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THE IMPORTANCE OF MEHER BABA'S FORM

Rustom Falahati

 
One reason why I constantly felt distressed was that I held the Mandali in such high esteem. Thus every time we had a run in of sorts, it hurt twice — one that they didn't seem to be living up to my high image of them, and secondly because inevitably I ended up feeling that I had lost their respect as well. Either would have been intolerable, but to experience both simultaneously was torture.

It was like a zen koan, my mind wrestled with it constantly. Here were people who proved, on a daily basis, that they were wise, and loving, and yet they seemed to be the cause of my not being able to accomplish the simplest and most straight forward task. And, despite the fact that I was doing, what my mind told me, was entirely sensible and correct, I was invariably being told by them that I was doing the wrong thing.

How could people I respected so much make such mistakes, or judge me so harshly? If their judgment was correct, then I was such a wretch I couldn't bear to live with myself, but if their judgment was wrong, then how could I live with their misjudgment and what did that say about my high regard for them? Yet, my heart held on, knowing that there was something deeper going on here that my mind was not grasping.

There was no way out of this conundrum, at least for me at that time. So I learned to take "vacations." These didn't involve stopping my work, they were more about learning to let go of it when I wasn't directly involved so that I could appreciate better the other experiences that were open to me.

As a kind of consolation, I took to spending whatever time I could around Eruch. During my time as a resident, I lived for quite a while in the Trust Compound itself. This gave me a great opportunity to see Eruch when he came into the Trust Office three days a week. Eruch would be busy with Trust work in the morning, but I would make it a point to attend tea whenever I could. As I've said before, other residents who worked in the Trust Office would congregate around Eruch's little table on the back verandah and the atmosphere was informal, relaxed and intimate. Residents from Meherabad and Meherazad would also try to stop by for tea if they could as well.

Gary Kleiner, a long time resident, would almost always come by. Gary enjoyed teasing Eruch by saying the most outrageous things, in an effort to provoke Eruch into saying something significant. He would do his best to argue with Eruch, to engage him in a bout of intellectual gymnastics. He would try to talk Eruch into a corner and Eruch would always escape with ease. Things were never dull, when Gary was around. He was, by nature, gregarious, even flamboyant, and I think he went out of his way to accentuate this when he was around Eruch in an effort to amuse him.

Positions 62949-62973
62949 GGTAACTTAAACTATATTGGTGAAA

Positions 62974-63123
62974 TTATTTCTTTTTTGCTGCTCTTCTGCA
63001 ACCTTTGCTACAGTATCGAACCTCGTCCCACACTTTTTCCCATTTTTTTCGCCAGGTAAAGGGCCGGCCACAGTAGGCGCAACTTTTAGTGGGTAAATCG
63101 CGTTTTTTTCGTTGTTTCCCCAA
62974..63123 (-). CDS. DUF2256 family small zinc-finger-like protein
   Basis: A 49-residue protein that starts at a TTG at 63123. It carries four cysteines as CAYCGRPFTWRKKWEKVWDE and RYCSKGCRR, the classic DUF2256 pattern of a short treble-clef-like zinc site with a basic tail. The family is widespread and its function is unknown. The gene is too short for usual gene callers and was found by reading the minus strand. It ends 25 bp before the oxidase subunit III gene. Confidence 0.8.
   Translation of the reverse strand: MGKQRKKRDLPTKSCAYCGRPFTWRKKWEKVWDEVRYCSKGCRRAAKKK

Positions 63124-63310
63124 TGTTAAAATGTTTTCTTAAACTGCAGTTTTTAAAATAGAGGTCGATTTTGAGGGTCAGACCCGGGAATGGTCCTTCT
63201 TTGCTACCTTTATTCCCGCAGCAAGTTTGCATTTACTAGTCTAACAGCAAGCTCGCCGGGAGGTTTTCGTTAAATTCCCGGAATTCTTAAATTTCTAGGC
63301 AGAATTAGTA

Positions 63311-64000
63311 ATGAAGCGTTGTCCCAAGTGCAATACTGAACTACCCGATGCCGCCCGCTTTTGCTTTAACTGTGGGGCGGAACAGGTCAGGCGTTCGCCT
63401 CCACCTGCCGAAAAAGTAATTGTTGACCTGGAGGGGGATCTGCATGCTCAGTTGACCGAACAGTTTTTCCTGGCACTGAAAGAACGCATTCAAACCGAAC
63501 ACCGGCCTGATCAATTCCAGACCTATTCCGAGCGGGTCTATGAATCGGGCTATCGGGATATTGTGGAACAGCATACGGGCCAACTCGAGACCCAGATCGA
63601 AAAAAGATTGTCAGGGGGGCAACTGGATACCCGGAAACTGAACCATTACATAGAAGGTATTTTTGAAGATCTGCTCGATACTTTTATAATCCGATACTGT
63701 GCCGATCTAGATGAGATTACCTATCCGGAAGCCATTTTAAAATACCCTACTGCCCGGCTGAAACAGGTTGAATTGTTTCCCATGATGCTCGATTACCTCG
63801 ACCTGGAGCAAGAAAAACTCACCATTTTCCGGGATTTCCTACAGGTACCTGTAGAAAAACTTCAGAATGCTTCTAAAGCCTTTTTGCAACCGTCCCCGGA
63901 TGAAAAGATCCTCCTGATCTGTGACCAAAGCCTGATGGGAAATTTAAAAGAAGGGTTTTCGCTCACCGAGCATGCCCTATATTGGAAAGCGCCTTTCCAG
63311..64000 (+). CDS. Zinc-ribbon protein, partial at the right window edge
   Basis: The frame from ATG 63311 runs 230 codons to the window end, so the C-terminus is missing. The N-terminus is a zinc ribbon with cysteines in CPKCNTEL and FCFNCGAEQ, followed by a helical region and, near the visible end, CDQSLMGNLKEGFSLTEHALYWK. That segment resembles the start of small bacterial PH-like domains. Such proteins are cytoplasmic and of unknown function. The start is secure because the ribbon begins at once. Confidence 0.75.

Eruch seemed to enjoy Gary's mischievous and humorous nature and, for the most part, so did the other residents. Gary seemed to feel that most of the time Eruch just gave out the "party line" when he was talking to pilgrims and Gary was determined to somehow get Eruch to reveal the real "secrets" in these less public settings. To this end, Gary would often ask questions or make statements that most of us found outrageous, but Eruch would generally just laugh, knowing what Gary was up to. It was all just part of the everyday fabric of life as a resident.

But I remember one occasion when it seemed to me that Eruch spoke very forcefully and quite seriously, as if he was trying to drive a point home. A point that could not be taken lightly. Gary started off, in his typical manner, "Eruch, Baba often said that He is not the physical form; that He is not the physical body. He has repeatedly said that He is Infinite Consciousness. Yet the Mandali encourage everyone to hold onto the form of Baba, to remember Baba as we see Him in His physical body. Wouldn't it be better if I pursued the Infinite Consciousness? If I focused and meditated on the infinite aspect of Baba, wouldn't that be a superior path to one of clinging to His form, which Baba Himself, said is not His reality?"

Eruch chuckled and said, "No, Gary. The path of Meher Baba is superior to the path of the Infinite aspect of God."

Inevitably, Gary persisted. "Oh, come on, Eruch. You are not being open minded. After so many years of being around Baba's body, you have become attached to it. Your attachment has biased your opinion and your reply too."

Eruch, to my surprise, reacted with uncustomary sharpness.

"Gary, you don't know what you are saying. The path of Meher Baba's form is superior to all other paths. You would piddle in your pants if you got the experience of Infinity or Oneness. The path to that experience is full of dangers and if you get that experience, it will be too much for you, it will cause you too much suffering. You would become like the mast who stood on his head all day long. Do you know that story? (Masts are God's intoxicated souls, who have lost normal consciousness).

"There was this Mast who would not put his feet on the floor because he saw God everywhere and putting his feet on the floor would mean putting it on God's face. He was considered mad and locked up in an asylum.

"A Baba lover happened to meet this mast and tried to convince him to stand on his feet, like everyone else. The mast refused, saying, 'How can I put my feet on God's face, it's blasphemy to do that. I have to stand on my head; there is no other way for me.'"

Eruch concluded, "You have no idea of the suffering that the experience of 'oneness with the whole creation' can bring. Just thank your stars that Meher Baba has come in our midst to save us the agony of that journey. So hold on to His form. Hold on to Him."

 

THE REAL TREASURE, pp. 72-74
2006 © Rustom B. Falahati

               

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